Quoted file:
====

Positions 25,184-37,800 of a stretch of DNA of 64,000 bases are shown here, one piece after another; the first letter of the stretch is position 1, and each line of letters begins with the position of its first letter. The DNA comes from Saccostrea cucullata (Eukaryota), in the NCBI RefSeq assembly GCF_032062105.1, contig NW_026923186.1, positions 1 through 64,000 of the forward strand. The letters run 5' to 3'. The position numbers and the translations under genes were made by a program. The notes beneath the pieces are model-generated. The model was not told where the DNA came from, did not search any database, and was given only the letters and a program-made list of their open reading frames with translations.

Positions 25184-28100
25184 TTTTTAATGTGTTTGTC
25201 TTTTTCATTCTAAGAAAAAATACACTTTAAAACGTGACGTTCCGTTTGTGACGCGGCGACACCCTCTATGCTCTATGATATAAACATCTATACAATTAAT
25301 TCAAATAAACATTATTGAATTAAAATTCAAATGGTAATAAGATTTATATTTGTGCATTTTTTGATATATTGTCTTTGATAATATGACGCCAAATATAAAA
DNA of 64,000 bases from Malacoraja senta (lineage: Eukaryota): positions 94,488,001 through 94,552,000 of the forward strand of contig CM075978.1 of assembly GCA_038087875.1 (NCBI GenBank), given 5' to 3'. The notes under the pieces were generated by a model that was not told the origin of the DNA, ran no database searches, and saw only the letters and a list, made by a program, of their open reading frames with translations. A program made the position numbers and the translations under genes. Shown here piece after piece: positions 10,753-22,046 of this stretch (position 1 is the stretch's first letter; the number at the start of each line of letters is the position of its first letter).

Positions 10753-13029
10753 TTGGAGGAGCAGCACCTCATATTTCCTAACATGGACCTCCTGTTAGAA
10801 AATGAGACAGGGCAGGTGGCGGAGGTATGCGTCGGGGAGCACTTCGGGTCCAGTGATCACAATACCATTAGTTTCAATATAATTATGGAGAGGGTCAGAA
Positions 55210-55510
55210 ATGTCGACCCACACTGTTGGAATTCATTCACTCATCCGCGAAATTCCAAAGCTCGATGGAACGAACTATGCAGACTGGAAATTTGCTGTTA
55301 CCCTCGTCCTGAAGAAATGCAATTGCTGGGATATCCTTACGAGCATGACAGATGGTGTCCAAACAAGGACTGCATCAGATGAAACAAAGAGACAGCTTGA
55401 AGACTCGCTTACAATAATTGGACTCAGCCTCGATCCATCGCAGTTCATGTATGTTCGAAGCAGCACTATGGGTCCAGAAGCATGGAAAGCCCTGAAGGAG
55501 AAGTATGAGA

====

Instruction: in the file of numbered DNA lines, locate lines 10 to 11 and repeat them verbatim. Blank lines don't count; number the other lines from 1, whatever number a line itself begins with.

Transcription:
Positions 55210-55510
55210 ATGTCGACCCACACTGTTGGAATTCATTCACTCATCCGCGAAATTCCAAAGCTCGATGGAACGAACTATGCAGACTGGAAATTTGCTGTTA